While Frack Free Ryedale appreciates that wind farms need to be sensitively placed, if there is a choice between a wind farm or a series of noisy, dirty, polluting fracking wells, we know which we would prefer.
A reader complained to the ASA that the claims were misleading because they exaggerated the extent of Britain’s gas shortage, the supposed benefits of fracking were not known, and Russia did not supply gas to the UK.
The ASA ruled against Breitling on all counts. It told the company it must not make its claims again and that future ads should be supported by hard evidence. Read the full article here.
As people in Yorkshire are becoming increasingly concerned about oil developments in the North York Moors national park, there is some positive news about another National Park in the south of England.
Plans for exploratory oil drilling in the South Downs National Park have been recommended for refusal by the park’s authority. Officers from the park’s authority said the company had failed to demonstrate that “exceptional circumstances” exist for the work and that it was in the public interest. The final decision is to be made on Thursday 11th September.
Let’s hope the North York Moors National Park Planning Committee take note!
Read the full article here.
Balcombe is a village and civil parish in the Mid Sussex district of West Sussex, England.
In this short video, Balcombe Resident Charles Metcalfe talks about his experiences of fracking.
The front page article in the Malton Gazette & Herald breaks a story that we have known about for a while. A whistleblower from within the North Yorkshire County Council approached Frack Free Ryedale saying that council chiefs had told the Highways Department to begin immediate work on widening and strengthening roads around the Third Energy drill site in Kirby Misperton.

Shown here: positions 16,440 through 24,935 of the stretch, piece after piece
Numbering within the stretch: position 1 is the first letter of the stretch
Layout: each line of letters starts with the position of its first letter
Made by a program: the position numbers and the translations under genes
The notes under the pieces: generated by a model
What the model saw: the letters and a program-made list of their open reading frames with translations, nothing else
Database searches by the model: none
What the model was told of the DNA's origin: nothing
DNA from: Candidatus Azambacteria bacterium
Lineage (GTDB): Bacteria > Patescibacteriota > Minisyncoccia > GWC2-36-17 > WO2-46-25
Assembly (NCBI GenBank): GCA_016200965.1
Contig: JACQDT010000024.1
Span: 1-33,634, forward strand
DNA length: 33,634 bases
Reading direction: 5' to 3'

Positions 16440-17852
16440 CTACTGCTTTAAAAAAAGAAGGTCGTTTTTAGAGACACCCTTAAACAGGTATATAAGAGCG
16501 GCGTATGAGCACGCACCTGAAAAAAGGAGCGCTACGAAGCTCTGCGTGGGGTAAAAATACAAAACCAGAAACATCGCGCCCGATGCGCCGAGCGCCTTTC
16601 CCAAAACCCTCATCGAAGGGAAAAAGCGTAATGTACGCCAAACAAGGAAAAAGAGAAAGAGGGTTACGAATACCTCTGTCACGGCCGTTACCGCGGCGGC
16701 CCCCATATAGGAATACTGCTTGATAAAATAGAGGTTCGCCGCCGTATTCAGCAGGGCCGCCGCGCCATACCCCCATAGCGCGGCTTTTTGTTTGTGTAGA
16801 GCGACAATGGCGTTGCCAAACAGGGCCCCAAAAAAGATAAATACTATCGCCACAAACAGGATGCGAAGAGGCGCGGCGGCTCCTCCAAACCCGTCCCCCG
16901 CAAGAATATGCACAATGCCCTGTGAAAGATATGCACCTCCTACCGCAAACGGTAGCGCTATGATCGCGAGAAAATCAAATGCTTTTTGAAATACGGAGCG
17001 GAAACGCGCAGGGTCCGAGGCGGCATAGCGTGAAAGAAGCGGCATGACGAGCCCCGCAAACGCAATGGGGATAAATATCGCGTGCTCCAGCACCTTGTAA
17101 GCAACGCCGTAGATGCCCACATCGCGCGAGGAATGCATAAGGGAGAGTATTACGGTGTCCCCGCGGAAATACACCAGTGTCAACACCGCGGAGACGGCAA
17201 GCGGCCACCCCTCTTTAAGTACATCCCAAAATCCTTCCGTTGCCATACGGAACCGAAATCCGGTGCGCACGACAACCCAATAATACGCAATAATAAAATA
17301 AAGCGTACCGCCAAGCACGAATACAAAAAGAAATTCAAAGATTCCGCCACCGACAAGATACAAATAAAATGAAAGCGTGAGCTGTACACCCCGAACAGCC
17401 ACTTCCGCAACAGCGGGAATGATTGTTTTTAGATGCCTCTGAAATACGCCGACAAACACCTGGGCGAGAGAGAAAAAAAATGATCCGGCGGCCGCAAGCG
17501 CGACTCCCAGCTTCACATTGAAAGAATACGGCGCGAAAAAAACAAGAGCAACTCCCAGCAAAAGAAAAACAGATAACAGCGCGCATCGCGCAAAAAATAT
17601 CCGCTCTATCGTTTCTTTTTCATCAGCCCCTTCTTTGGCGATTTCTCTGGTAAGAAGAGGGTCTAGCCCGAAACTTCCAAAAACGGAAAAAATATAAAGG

We were also told that this work was due to begin as early as September 8th and that the money for this had been taken from other areas of the council budget, despite protests from within the council highways department.
As the whistleblower approached Frack Free Ryedale with no prompting from us whatsoever, we have no reason to disbelieve the story. We were also provided with further details that have not yet appeared in the press, which only strengthen our belief that this is true.
A spokesman from Third Energy claimed that they did not know anything about the roadworks, but did not deny the possibility of fracking there in the future. Frack Free Ryedale have called for a full inquiry and a moratorium on approving any further planning applications for conventional and unconventional gas production.
Please read the full article here.
The other major story of the week is that Third Energy and their partners, Moorland Energy, have applied for planning permission for further expansion of their well at Ebberston Moor, which is situated in the North York Moors National Park.
Frack Free Ryedale are still studying the planning application, but one of our main concerns is that permission is being sought for a second well to be drilled. This will be used to produce water that is needed for the production process, which will then be re-injected back into the ground. This water will then contain a cocktail of toxic and radioactive chemicals, which could leak into the water supply as pipes and casings decay over time.
We will give you more details on the planning application when we have it, as well as guidelines on how to object to this. In the meantime, please read the full article here: G&H ‘It’s no place for borehole’ 03.09.14